Moody's: European asset management firms increased total assets in 2016; advisory fees fell

While stronger US and European equity markets helped European asset management firms to increase their assets under management (AUM) in 2016, they were unable to prevent a decline in advisory fee revenues, Moody’s Investors Service said in a report.

A Moody’s survey of 22 asset management firms found that they expanded their combined assets under management by 7.9% during 2016. However, advisory fees fell by 2% due to product mix changes.

Moody’s outlook for Global Asset Managers is negative, driven by the accelerated rotation of assets into low-fee passive products, fee pressure across nearly all industry segments, and high asset valuations and global macro divergences, which increase tail risks. The sector is also under pressure from regulatory developments that constrain sales and increase compliance costs, such as the proposed competition-enhancing measures announced on 28 June by the UK’s Financial Conduct Authority.

The report, " 2016 Update: Resilient markets counterbalance weak organic growth", is now available on Moody’s subscribers can access this report via the link at the end of this press release. The research is an update to the markets and does not constitute a rating action.

"Despite financial market turbulence, the group of companies we surveyed managed to increase total assets under management in 2016," said Marina Cremonese, a Moody’s Vice President — Senior Analyst and co-author of the report. "However, organic growth, as measured by net fund inflows, was flat and many managers, particularly independent and bank-owned operators, experienced net outflows."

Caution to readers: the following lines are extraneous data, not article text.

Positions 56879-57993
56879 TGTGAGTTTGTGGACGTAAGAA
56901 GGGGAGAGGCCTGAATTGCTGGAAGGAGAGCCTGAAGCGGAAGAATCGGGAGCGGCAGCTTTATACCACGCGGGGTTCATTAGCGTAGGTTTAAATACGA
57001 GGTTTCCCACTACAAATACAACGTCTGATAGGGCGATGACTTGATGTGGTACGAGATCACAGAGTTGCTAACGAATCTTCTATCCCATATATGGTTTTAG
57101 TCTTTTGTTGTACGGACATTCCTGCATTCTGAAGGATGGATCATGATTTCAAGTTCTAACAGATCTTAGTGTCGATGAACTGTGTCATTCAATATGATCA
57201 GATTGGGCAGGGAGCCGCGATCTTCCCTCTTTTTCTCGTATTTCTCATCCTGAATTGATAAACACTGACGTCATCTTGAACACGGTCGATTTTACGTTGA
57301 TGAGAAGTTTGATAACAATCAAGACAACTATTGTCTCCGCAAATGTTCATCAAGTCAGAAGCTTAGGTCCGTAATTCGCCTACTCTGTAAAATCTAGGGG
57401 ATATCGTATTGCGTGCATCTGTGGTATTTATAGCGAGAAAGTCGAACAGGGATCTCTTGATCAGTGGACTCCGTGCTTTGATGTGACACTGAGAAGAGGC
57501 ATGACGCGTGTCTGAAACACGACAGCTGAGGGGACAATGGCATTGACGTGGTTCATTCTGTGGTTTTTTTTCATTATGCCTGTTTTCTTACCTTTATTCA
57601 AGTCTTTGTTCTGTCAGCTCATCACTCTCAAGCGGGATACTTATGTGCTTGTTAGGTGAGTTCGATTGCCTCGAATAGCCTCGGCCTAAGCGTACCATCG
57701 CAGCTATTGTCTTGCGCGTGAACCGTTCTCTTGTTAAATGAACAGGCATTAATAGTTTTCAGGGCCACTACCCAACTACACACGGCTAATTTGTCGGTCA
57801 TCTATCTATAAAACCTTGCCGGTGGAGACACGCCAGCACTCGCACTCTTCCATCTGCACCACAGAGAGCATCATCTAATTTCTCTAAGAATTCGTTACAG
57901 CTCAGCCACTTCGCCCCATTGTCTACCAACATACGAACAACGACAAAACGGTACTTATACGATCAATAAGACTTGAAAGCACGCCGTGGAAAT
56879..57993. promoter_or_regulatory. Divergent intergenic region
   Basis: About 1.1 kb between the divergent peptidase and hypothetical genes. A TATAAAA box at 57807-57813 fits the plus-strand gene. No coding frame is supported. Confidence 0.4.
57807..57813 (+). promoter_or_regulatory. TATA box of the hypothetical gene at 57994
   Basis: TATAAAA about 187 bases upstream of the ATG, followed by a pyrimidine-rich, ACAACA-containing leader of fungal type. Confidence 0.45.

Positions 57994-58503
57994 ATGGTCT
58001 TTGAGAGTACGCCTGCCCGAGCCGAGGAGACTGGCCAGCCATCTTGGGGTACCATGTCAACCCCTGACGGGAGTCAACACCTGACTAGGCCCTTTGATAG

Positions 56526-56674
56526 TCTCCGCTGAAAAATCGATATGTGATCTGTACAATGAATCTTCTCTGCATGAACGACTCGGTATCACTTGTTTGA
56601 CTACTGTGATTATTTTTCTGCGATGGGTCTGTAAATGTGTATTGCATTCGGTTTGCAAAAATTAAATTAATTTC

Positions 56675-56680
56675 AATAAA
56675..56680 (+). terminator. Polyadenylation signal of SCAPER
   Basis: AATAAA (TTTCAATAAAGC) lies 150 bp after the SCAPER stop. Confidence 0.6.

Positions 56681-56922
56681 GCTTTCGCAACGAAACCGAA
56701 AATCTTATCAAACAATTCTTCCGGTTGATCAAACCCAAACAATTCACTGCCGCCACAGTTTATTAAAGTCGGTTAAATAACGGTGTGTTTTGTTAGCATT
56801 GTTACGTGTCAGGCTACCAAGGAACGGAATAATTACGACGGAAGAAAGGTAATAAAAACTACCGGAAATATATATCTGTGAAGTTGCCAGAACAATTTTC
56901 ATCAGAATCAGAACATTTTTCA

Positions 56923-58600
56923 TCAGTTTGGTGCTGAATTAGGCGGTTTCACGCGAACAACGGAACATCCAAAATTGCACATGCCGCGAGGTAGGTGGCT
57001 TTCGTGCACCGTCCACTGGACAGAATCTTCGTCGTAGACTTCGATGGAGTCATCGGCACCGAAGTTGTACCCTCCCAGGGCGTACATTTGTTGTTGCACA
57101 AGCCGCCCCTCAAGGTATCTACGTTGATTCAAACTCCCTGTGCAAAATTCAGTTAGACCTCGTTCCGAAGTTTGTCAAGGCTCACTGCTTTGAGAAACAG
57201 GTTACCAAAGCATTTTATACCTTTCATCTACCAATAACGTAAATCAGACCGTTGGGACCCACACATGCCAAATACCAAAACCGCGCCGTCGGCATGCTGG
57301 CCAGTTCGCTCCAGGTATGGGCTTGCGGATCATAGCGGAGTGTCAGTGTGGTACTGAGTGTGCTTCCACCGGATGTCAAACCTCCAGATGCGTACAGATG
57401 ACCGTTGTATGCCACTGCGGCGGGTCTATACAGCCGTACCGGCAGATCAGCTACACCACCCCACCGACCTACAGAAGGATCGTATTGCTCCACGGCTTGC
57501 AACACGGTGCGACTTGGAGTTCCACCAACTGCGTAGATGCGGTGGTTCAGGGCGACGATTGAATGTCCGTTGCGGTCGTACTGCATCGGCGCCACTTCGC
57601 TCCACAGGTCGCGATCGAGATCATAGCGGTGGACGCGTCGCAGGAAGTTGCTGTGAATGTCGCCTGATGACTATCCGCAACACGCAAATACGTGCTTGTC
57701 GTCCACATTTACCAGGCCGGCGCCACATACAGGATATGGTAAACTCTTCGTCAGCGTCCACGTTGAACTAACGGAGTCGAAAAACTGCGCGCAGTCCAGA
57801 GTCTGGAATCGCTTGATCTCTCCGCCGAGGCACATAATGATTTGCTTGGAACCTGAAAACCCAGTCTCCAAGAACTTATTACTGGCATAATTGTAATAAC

Net flows for the surveyed group were positive overall at EUR 32.9 billion, equivalent to 0.4% of AUM at the beginning of the period, sharply lower than the EUR 242 billion collected in 2015. Eleven of the 21 managers surveyed reported net outflows.

Insurer-owned asset managers recorded the strongest growth in AUM, with CAGR of 10.1% over the two-year period. This compares with 5.4% and 3.8% for independent and bank-owned asset managers respectively.

Regulatory changes have encouraged UK life insurers to expand their asset management divisions, with many drawing on their pensions expertise to attract new assets.

Schroders’ AUM increased by 23% in 2016, the best of the peer group. The devaluation of the pound benefited the group, which is a net exporter of financial services. Schroders’ substantial operations in continental Europe also limit the operational costs and risks associated with Brexit.

Deutsche Asset Management’s total AUM dropped 5%, with total outflows of EUR 41 billion, due to negative market perceptions concerning its parent, Deutsche Bank, and changes in Deutsche AM’s own management.

Aggregated gross debt levels fell 14% year-on-year in 2016, mainly due to a GBP 150 million repayment by Henderson in March 2016, and to a decrease in short-term debt across the group as a whole.

Most UK asset managers have been assessing how their business will be affected by Brexit and putting in place contingency plans. Moody’s believes that the operational and business impact will be manageable for most of rated asset managers, although there will be an incremental increase in costs.

Next Finance August 2017


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